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Love letters are lost in digital era

By  Cheng Lu and Liu Xin (China Daily)

17:03, August 23, 2012

Students at Nanjing Forestry University in Jiangsu province read handwritten love poems that have three lines and 60 characters. (China Daily/Wang Xin)

As surely as instant messaging is now the language of love, snail mail is not.

However, when Dong Xiyu, a 26-year-old financial advisor at China International Trust and Investment Corporation received a traditional love letter from a girl who had a crush on him at middle school, he was so overwhelmed he could not reject her.

"Her delicate feelings and burning love poured out from the letter," Dong recalls.

They began dating soon after and were together for about six years before their relationship ended.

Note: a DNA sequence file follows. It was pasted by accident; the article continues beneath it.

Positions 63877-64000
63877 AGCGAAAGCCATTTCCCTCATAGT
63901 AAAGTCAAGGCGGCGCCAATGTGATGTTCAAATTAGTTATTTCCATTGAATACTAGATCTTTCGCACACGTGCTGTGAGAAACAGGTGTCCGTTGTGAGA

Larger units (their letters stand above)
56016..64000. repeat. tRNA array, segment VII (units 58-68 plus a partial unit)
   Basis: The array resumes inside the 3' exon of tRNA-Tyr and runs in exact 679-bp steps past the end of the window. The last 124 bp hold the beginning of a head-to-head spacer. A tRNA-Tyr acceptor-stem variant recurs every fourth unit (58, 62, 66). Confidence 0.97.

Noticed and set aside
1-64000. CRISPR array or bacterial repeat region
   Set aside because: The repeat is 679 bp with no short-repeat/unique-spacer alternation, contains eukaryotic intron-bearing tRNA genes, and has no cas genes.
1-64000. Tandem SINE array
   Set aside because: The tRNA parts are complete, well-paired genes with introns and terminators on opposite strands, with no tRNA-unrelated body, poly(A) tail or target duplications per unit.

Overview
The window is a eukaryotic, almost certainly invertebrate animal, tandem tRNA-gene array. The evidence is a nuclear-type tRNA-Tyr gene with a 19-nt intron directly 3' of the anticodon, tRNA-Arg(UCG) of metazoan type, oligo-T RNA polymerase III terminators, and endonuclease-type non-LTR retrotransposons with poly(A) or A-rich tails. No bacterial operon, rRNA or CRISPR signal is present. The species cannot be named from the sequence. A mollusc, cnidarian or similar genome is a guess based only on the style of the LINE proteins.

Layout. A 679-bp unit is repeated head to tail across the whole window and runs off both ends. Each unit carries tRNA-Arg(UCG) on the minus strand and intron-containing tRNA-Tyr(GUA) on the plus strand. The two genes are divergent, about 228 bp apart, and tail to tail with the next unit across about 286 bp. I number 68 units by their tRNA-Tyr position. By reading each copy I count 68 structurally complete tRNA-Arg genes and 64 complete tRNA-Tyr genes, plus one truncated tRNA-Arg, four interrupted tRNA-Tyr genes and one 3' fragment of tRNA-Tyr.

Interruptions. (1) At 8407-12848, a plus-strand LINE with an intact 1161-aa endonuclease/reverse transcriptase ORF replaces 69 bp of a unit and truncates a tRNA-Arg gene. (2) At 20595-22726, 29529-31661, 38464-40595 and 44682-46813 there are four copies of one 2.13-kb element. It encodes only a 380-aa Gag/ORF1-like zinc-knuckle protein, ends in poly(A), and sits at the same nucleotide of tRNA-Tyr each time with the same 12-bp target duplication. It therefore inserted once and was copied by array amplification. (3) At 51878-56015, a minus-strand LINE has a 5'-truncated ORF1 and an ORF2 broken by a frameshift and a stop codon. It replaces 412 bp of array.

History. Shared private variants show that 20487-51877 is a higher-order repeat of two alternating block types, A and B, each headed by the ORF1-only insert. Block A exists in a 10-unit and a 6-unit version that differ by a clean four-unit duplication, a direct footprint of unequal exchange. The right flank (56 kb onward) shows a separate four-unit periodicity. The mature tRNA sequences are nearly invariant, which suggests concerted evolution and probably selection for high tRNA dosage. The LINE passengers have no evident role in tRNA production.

Dong now has another girlfriend and they prefer to express themselves in e-mails, SMSs and on micro blogs. Like most people.

"Very few people of my age are patient," Dong says. "Love or hate, you want your partner to know right away. And at the same time you want to know what her response will be right away as well. We just cannot wait that long."

"I would probably be considered pretentious if I wrote love letters to my significant other."

Dong adds that many youngsters also like to speed up the dating game by sharing photos online.

"If the photos are acceptable they can start dating," he says. "If not, they can stop and search for someone else without losing any time."

Zhang Rulun, philosophy professor at Fudan University in Shanghai, understands this type of thinking and believes people may be subconsciously affected by "fast food culture," which values instant results and gratification.

Many young Chinese, though, have found ways to add romantic twists to their modern communication methods.

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